In general, the evaluation of ERI is performed by calling the low-level functions of LIBERI one-by-one, as follows: ERI_Transform_Orbital performs SBT of orbital functions, ERI_LL_Gamma calculates $ \Gamma^i_{\lambda \lambda'}(r, a)$ according to Eq. (7), ERI_LL_Alpha calculates $ \alpha^i_{\Lambda}(r, \vec a)$ according to Eq. (6), ERI_LL_Overlap calculates the overlap function $ P^{ij}_L(r)$ according to Eq. (11), ERI_Transform_Overlap performs SBT of the overlap functions, ERI_GL_Interpolation changes the radial grid from SBT-mesh to GL-mesh, and ERI_Integral_GL performs the integration in Eq. (16) and summation in Eq. (15). The sequence of the calculation is schematically shown in Fig. 3 where data is indicated by the square boxes and the low-level functions by the rounded boxes. The arrays to store the intermediate components such $ \alpha$-functions and the overlap functions have to be allocated by the users. All the arrays are of double type and the required byte size can be obtained by calling ERI_Size_of_* functions. For example, an array for $ \alpha$-functions is safely allocated by the following code:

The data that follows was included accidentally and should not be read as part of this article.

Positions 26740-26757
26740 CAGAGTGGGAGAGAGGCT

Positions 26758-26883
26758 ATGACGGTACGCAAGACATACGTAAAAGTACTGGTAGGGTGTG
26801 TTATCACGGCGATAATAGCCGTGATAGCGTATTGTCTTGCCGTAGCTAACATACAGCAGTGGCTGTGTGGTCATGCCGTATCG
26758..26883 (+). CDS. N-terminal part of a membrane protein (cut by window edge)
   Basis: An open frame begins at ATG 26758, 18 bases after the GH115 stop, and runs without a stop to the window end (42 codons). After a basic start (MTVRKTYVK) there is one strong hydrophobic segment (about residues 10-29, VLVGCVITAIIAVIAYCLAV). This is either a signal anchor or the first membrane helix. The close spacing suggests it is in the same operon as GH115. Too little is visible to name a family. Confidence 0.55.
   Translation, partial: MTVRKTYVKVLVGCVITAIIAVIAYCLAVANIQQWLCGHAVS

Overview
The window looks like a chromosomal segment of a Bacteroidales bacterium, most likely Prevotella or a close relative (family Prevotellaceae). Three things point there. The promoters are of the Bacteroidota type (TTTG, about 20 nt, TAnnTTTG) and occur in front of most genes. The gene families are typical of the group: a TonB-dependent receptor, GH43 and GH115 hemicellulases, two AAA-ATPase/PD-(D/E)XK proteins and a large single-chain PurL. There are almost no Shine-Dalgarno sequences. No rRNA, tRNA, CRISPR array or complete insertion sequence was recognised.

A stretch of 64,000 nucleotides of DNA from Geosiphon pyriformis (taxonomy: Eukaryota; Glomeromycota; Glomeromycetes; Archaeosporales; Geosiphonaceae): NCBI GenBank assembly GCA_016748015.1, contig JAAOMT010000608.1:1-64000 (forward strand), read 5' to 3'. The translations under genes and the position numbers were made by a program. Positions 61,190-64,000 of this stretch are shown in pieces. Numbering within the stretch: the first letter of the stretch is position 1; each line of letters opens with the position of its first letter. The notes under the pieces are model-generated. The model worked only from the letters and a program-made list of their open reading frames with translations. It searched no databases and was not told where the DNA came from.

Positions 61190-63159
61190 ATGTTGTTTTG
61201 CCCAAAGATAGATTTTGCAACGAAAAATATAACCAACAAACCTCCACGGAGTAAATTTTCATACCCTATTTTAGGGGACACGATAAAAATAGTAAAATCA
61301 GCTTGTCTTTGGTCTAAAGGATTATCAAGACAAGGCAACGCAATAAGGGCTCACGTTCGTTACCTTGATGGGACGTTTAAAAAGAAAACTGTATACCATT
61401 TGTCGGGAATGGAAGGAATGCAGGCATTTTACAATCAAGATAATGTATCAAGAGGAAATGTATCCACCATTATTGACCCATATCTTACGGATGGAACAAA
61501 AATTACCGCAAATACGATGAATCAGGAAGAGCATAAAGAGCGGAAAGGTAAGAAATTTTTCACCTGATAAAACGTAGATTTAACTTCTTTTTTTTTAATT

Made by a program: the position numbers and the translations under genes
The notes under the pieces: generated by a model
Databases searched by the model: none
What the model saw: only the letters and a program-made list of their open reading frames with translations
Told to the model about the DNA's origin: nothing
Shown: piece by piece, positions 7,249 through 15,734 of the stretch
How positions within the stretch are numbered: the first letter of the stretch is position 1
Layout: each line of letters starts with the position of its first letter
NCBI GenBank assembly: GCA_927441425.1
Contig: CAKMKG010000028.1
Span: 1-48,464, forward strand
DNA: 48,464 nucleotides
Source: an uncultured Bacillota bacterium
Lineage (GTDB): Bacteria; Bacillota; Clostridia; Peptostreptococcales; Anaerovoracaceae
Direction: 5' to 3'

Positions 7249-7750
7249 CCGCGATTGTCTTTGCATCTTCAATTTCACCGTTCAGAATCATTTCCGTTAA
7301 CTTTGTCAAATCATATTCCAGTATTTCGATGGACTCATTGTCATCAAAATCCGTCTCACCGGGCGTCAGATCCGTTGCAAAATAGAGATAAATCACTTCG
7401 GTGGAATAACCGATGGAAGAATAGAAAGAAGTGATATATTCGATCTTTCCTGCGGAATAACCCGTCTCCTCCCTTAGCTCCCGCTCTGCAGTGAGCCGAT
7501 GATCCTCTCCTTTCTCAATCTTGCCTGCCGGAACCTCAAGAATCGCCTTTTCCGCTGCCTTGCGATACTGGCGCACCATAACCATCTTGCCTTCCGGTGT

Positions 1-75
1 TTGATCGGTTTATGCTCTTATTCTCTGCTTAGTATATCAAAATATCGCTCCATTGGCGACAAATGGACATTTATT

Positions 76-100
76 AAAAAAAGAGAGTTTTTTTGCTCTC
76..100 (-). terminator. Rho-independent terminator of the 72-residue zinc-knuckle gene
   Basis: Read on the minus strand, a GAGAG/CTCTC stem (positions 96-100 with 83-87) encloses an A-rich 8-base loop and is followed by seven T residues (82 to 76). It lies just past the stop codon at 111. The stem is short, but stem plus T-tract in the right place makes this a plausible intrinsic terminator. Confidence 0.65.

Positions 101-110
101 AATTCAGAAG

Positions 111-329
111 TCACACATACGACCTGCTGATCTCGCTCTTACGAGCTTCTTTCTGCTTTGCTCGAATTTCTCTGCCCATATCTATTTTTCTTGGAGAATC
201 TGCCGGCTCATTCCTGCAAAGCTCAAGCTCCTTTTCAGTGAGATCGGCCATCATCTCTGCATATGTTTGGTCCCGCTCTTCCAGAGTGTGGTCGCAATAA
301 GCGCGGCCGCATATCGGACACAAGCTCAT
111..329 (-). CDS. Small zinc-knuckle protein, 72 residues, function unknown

double *alpha;
alpha = (double*)malloc( ERI_Size_of_Alpha(eri) );
where eri is the pointer returned by ERI_Init.

For the users who do not wish to be bothered with memory management, LIBERI provides several black box functions which perform necessary calculations by calling the low-level functions internally. The schematic structure of the black box functions are illustrated in Fig. 3 by the rounded boxes with dashed lines.

Figure 3: Illustration of the calculation process of LIBERI. The low-level routines are indicated by the rounded boxes with solid lines. The input and output data of the routines are indicated by the square boxes with the arrows. The high-level (black box) routines are indicated by the rounded boxes with dashed lines. The shaded areas show two distinct part of the process. In the procedure 1, the SBT-mesh with the parameters $ N = \mathtt {ngrid}$ and $ \ell _\mathrm {max} = \mathtt {lmax}$ are used, while in the procedure 2, the GL-mesh with the parameters $ N = \mathtt {ngl}$ and $ \ell _\mathrm {max}' = \mathtt {lmax\_gl}$ are used.

One quick example how to use LIBERI is given in the following:

ERI_t *eri;
ERI_Orbital_t *p1, *p2, *p3, p4;
ERI_Info_t *info;
double screen, I4[2], dI4[2];
int lmax, lmax_gl, ngrid, ngl; 
eri = ERI_Init(lmax, lmax_gl, ngrid, ngl, info);
ERI_Integral(eri, I4, dI4, p1, p2, p3, p4, screen);